Monday, July 13, 2009

Ouch! Copy Edits


For the past week I've been working on copy edits for Swoon At Your Own Risk, my young adult novel that comes out April 5, 2010.

The copy edit stage (which comes after story revisions are complete) always makes me wince with ignorance. I almost always discover that I've been spelling something wrong for my entire life. This time I misspelled "lightning" as in a big storm (I wrote "lightening" as in what happens to blond hair in the sun). 

I also discovered that I really don't understand the concept of hyphenation (apparently things change when adjectives get involved). And of course I had many stray commas floating around the story--like confetti!

And then there were all the consistency problems. Stuff I said on page 37 didn't jibe with stuff I said on page 88. Plenty of other stuff didn't make sense either. So I rewrote, clarified, and cringed.

But I really, truly love copy editors. They're like the friend you can always count on to tell you the brutal truth. I wish I could take my copy editor with me when I go shopping for jeans! 

8 comments:

  1. HAA!! That's awesome. I just had a mutual agent of ours say something to me like, "I know that people sometimes actually say 'for pity sakes' but since it's a book, you should be grammatically correct and say, 'for pity's sake." Um, yeah. I TOTALLY knew that. AND I never say that myself. Ever. I mean for god sakes.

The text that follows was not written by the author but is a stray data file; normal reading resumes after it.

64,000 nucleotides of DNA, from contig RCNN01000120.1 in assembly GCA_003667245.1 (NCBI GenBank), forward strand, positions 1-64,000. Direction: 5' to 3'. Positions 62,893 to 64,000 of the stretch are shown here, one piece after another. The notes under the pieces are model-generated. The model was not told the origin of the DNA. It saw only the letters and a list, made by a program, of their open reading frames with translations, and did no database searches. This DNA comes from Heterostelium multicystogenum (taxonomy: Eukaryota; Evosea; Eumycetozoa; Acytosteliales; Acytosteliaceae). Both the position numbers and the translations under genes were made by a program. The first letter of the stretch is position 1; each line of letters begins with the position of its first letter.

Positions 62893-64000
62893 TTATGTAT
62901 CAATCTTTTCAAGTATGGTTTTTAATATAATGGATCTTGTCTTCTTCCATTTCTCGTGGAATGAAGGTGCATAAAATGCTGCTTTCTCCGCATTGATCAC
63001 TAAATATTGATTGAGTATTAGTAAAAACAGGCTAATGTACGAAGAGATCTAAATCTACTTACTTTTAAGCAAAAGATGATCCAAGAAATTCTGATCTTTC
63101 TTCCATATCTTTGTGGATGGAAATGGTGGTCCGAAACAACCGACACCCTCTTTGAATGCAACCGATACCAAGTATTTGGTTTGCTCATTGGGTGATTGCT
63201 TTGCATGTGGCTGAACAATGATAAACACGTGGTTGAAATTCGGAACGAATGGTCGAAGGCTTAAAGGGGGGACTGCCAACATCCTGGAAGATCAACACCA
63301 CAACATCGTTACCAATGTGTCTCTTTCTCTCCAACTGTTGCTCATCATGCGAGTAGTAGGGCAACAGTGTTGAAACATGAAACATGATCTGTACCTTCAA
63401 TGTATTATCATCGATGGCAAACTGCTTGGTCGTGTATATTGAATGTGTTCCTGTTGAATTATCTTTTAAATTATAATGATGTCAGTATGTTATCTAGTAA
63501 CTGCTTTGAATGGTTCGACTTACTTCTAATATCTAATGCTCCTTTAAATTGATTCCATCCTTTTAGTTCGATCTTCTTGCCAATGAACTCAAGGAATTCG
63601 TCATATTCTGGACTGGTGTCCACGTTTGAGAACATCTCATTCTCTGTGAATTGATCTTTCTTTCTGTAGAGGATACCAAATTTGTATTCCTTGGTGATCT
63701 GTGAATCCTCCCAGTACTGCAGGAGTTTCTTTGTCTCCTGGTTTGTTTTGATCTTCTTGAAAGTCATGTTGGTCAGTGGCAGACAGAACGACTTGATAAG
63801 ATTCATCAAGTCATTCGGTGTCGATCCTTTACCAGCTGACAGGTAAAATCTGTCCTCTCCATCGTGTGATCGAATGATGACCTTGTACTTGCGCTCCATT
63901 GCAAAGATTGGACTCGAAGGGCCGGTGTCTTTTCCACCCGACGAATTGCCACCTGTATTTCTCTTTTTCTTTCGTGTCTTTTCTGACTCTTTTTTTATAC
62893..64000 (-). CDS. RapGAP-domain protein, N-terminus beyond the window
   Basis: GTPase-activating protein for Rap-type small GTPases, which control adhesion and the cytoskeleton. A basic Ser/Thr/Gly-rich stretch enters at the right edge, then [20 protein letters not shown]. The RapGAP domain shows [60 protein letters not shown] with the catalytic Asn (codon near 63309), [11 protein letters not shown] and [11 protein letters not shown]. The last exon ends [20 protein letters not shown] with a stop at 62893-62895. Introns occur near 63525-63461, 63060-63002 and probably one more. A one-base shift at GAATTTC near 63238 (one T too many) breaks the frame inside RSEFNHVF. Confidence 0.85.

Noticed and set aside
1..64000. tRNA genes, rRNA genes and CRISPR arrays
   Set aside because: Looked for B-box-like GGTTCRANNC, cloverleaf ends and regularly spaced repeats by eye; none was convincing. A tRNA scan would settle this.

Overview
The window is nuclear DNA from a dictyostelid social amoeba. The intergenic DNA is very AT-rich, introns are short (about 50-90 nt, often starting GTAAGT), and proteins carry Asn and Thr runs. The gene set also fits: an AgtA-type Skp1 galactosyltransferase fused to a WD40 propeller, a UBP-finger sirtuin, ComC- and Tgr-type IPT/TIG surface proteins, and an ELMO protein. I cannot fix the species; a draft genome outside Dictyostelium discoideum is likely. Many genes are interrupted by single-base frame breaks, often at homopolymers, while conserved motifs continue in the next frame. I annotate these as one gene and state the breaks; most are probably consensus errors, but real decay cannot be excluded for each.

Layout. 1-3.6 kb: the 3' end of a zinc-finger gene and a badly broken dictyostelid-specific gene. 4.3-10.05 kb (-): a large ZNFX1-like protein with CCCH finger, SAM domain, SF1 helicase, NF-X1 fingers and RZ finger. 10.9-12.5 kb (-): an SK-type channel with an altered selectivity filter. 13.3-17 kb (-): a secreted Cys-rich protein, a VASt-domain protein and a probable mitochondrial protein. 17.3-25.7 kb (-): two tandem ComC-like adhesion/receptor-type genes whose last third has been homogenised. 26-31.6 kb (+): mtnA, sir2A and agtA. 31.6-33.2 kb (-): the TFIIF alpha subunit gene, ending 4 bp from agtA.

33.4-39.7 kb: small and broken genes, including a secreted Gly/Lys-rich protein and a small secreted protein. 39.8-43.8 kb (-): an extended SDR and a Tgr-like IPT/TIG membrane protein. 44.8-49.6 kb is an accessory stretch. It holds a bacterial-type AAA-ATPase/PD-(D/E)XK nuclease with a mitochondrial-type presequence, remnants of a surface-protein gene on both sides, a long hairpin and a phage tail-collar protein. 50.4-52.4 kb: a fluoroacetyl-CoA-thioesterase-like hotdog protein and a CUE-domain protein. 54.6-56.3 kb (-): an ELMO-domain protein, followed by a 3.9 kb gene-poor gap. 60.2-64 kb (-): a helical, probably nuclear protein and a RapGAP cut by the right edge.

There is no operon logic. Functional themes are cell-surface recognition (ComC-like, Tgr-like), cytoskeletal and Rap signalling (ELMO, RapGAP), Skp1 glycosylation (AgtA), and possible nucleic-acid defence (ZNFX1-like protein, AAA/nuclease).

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  2. Teenagers don't talk like the Chicago Manual of Style, do they?

    Thanks for your comment--made me laugh : )

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  3. Ha!! I know EXACTLY what you're talking about. :) I realized I do NOT understand hyphenation...at all. And I found out there is no 'm' in voluptous.

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  4. That's so funny, Amy! Volumptuous sounds more voluptuous doesn't it? That "m" gives it more curves or something. Maybe everyone else should change!

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  5. Adding the 'm' sounds good to me. Also, me adding another 'u' to actually spell it correctly would be good also.

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  6. I rely heavily on spellcheck!

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  7. It's interesting to me some of the things the copy editor suggested. Reading it through I thought the original sounded better/more natural.

    I'm curious how much leeway (I have no idea how to really spell that word) they give an author. If you want your character to talk a certain way or for example to keep the word "even" in isn't that mainly the authors choice, the way he/she wants the words to come across?

    Gotta love those who are the into that stuff. I loved correcting papers in school but I think it was more just because I'd rather do the correcting that be corrected. Haha.

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  8. Thanks for your comments, Debbie. It's always up to the author whether or not to accept wording changes. Some things like preferred spelling (blond versus blonde, for example) and formatting are up to the publisher.

    I agree correcting is more fun than being corrected!

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